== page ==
My first time on the open ocean with my new brothers at OAR Northwest was horrible and wonderful at the same time. There was a lot more suffering than I had anticipated, and a very different type of suffering than what I experienced while training for the Olympics. The physical pain was less acute. The experience felt more like a drawn out misery. But suffering on the Ocean, like life, always gets better.
This was a gem of advice I received from a seasoned cyclist named Lister. “It always gets better.”
A year after the Olympics ended, I began to bike regularly with a fantastic, local cycling group called triple shot. This group of cyclists ride well together, and act as a team. Top riders are pushed and slower riders are lifted up. The most important part of the triple shot ride is the coffee afterwards. Sipping in triple shot americanos, the gems of knowledge from experienced riders come out.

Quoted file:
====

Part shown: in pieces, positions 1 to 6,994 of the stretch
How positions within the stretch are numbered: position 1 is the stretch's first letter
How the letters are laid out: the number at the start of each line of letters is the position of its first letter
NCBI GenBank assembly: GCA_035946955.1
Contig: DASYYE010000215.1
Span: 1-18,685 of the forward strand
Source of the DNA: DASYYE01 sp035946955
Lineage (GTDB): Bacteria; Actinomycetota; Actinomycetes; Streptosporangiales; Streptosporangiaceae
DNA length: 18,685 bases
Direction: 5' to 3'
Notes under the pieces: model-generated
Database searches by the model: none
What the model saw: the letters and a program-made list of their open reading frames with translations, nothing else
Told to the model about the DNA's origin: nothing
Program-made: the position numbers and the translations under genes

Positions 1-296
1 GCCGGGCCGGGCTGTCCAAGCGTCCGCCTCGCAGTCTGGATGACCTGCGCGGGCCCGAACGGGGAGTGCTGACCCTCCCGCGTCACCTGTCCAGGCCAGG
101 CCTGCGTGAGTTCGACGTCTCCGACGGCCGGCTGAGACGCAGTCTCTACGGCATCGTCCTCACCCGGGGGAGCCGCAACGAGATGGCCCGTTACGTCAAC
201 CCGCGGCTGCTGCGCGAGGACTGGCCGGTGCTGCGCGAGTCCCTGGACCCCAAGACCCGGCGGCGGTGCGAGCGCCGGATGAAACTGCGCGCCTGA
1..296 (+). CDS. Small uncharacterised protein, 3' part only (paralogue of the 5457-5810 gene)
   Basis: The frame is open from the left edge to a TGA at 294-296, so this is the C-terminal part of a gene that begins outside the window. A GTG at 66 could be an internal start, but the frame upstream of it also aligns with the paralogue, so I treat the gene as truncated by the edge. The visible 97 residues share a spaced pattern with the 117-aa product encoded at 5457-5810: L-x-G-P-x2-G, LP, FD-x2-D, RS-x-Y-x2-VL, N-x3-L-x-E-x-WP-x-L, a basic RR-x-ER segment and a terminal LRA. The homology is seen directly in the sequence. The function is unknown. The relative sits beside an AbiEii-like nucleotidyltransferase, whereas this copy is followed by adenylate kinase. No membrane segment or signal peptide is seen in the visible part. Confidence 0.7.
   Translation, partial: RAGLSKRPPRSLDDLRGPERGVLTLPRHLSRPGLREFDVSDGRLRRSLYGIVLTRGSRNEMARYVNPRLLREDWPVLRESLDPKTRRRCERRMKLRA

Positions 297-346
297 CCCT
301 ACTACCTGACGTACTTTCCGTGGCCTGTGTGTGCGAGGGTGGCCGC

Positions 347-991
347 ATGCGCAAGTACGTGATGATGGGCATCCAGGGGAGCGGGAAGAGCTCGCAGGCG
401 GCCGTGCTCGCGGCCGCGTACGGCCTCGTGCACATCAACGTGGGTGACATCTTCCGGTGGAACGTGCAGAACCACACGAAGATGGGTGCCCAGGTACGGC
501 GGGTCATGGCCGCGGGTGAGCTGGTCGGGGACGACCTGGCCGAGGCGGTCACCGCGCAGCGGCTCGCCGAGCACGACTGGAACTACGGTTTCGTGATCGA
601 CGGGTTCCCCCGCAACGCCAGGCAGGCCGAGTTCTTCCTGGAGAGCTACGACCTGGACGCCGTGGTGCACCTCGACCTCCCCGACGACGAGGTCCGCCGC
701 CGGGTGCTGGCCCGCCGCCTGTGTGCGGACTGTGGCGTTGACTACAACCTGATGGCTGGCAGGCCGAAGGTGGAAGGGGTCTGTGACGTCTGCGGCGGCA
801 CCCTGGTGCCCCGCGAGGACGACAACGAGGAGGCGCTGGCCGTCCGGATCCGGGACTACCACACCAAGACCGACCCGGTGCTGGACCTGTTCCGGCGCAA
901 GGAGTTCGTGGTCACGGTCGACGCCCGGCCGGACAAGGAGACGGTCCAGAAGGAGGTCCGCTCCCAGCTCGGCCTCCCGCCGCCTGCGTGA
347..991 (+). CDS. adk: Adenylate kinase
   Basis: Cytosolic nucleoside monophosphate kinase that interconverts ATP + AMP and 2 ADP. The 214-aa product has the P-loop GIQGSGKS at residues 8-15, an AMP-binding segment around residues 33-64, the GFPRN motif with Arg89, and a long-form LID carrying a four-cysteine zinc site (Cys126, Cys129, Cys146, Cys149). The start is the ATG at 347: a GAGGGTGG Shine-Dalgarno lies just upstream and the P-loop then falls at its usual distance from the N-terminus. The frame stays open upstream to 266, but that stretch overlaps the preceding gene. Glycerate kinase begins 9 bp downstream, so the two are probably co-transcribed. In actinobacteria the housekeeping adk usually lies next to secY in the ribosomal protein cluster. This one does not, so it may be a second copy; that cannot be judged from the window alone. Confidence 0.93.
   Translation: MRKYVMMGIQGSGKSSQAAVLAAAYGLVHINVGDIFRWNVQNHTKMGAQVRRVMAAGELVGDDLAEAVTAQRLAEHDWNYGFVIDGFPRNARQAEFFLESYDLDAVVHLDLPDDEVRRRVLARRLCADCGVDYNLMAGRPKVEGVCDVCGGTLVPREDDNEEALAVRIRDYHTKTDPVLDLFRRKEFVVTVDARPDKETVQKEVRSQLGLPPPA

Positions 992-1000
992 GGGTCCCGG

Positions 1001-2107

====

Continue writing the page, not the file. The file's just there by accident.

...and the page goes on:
One morning at coffee, after being dropped from the front peloton just before the final sprint, a wise, old rider named Lister took me aside. “When I was younger I used to have a sign taped to my bike – It always gets better.
Sometimes when the group pushes ahead you have to really burn your reserves to keep up. If you embrace the suffering and keep up, you will have a wheel to draft behind when the flat stretch appears. Then you can recover while you keep up with the group. Its amazing how you can recover while moving at a faster pace.”
In my opinion the fact that it always gets better is the power of sacrificing and suffering to stay with a top team. A top team will lift you up if you do the work to keep up during the tough parts.
I am having a baby in a week or so… another cyclist joked with me this morning; “You should put that sign on your baby stroller – It does get better. I promise.”